Watching Games of Thrones you could be forgiven for thinking that the hulking walls and rugged fortresses of King’s Landing must have been conjured up on a computer. The truth is that Dubrovnik, once a mighty city state that held both the Venetians and Ottomans at bay, is that spectacular. I arrive in this ancient city determined to not just stroll around the Game of Thrones trail, but instead hike, kayak and bash around in a speedboat seeking out my own King’s Landing adventures.
To Game of Thrones fans Dubrovnik is King’s Landing. Rugged limestone crags rise precipitously to the rear while the sparkling sheen of the Adriatic shimmers on the other flank. In between lies the perfectly preserved baroque UNESCO World Heritage listed old walled city that Lord Byron once eulogised as the ‘Pearl of the Adriatic’. There are Game of Thrones guided tours, and the local tourist office even publishes a map that herds devotees of the adventures of the Targaryens, the Baratheons and the Starks around the city.
The best place to take in King’s Landing is from Mount Srđ. The old Napoleonic-era fort that stares down from its lofty perch proved critical to the survival of the city in the early 1990s when real life warfare came to Dubrovnik. A glitzy cable car now whizzes the cruise ship crowds up to the slick cafe at the top, but instead I get on my hiking boots and strike on up the hillside on a winding trail used by citizens of the city for centuries.
For more ideas for your holiday in Dubrovnik, explore our guide to the best things to do in Dubrovnik.
The effort of hiking up Srđ is worth it as the views that open up en route are like my own TV series, each one more dramatic than the last, urging me to push on. At the summit the old city unfurls below like one of the exotic Oriental carpets that were once traded through Dubrovnik when it was a key hub on the Silk Route. King’s Landing, the very heart of Westeros, spreads before me and I search for the series locations.
Just outside the chunk of city walls I can make out Lovrijenac Fortress – the daunting eleventh-century castle tower that has spiced up scenes in its role as the Red Keep. I peer over baleful Blackwater Bay as I lose myself in visions of evil King Joffrey. In the distance I can also make out Hotel Belvedere. Once one of the city’s finest hotels, it has lain a derelict shell since forming the last line of Dubrovnik’s defence in 1991. Its sweeping terrace has served as a key battle scene.
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Back down in the old city I sweep up on to the historic walls, which drape all the way around Dubrovnik. I could have taken an audio guide to fill me in on the rich story of the old Republic of Ragusa (Dubrovnik’s former name), but instead I battle on around the grand bastions on the 2km hike with only my imagination for company. It is these very walls that were attacked after all by the Baratheons. Finally I reach the highest point, the Minceta Tower, where Khaleesi Daenerys Targaryen sought the entrance of the House of the Undying.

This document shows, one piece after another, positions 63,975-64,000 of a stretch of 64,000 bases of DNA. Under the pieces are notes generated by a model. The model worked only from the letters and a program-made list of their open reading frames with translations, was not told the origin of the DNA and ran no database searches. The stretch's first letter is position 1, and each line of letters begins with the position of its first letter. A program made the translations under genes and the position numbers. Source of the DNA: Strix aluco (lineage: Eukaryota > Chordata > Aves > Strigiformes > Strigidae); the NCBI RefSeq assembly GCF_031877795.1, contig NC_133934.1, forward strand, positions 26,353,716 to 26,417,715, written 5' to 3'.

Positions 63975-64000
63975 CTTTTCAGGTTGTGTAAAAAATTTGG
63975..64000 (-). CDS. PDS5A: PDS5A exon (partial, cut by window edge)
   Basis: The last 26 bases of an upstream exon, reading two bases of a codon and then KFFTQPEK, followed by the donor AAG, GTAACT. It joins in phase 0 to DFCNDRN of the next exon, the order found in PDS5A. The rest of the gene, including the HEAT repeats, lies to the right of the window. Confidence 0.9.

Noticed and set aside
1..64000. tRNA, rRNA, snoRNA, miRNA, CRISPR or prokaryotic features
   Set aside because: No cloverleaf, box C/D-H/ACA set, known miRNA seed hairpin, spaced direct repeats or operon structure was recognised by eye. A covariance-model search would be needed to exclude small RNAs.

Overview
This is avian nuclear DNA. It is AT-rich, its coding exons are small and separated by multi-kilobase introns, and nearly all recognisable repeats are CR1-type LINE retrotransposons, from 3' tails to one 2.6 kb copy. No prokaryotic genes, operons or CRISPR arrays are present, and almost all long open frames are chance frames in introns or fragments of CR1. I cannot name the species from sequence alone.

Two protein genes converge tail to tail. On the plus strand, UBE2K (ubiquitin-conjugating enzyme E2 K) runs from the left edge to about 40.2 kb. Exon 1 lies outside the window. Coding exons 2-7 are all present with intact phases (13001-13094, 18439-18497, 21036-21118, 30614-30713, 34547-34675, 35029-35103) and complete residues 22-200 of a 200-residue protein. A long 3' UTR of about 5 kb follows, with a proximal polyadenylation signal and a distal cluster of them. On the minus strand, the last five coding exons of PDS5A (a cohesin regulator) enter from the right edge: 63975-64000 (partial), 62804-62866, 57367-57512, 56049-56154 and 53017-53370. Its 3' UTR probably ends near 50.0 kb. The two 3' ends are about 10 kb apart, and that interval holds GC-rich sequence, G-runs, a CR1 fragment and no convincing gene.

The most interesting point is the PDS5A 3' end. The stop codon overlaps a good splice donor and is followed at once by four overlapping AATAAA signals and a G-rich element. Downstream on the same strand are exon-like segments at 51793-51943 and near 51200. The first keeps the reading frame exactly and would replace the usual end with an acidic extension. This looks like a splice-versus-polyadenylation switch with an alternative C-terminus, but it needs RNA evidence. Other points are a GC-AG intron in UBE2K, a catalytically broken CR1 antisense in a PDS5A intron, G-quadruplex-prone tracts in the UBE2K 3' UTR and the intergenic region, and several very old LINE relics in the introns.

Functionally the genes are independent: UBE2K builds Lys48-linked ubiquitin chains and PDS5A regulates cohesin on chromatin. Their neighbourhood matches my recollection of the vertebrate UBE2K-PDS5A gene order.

I end my first day reclining at the Buza Bar, a little bar in the city walls (buza means 'hole' in Croatian), where I meet a local kayak guide, Damien. He is well aware of the Game of Thrones connection. “It’s a bit weird. We’re used to the cruise ships, but this is something new. I’ve not seen Game of Thrones, but it is kind of cool to feel like we are living every day in a movie!”, he jokes. You may want to book such kayak guide to Lokrum Island and around the city walls.
The next day it is time to take in King’s Landing from a totally different perspective, as I besiege it from the water. In the old town’s polished marble streets it is easy to forget that the hulking city walls were not a confection made just to please Hollywood. For centuries they protected Ragusa, whose motto was “Liberty must not be sold for all the gold in the world”. They were never breached and from kayak height Bokar Fortress surges skywards in a sweep that stirs vertigo in me. This was where Tyrion and Lord Varys planned the defence of King's Landing in season two. I’m glad Damien and I don’t have to tackle the walls in anger.
Turning away from the old city we paddle across the choppy channel to the island of Lokrum. This uninhabited isle – whose monastery was long ago abandoned – is a world away from Dubrovnik. There are no roads, and no other people for that matter in the cool of the early morning. Lokrum is also home to another world in Game of Thrones as Qarth.
My last adventure is on a speedboat. I bash a few miles offshore where the drama of Dubrovnik unfolds as strikingly as anything in Game of Thrones. A storm is starting to rumble in from Bosnia over the top of Srđ and Dubrovnik’s mighty walls, towers and buttresses brood against a slate grey sky. The cruise ships are pulling anchor, leaving me to power back and explore the quieter streets of King’s Landing long after the guided themed tours have finished for the day.
Robin stayed in A19 Hedera apartment, which has a sweeping terrace overlooking King’s Landing.
You can also find some attractive accomodation options in our guide to the best places to stay in Dubrovnik.
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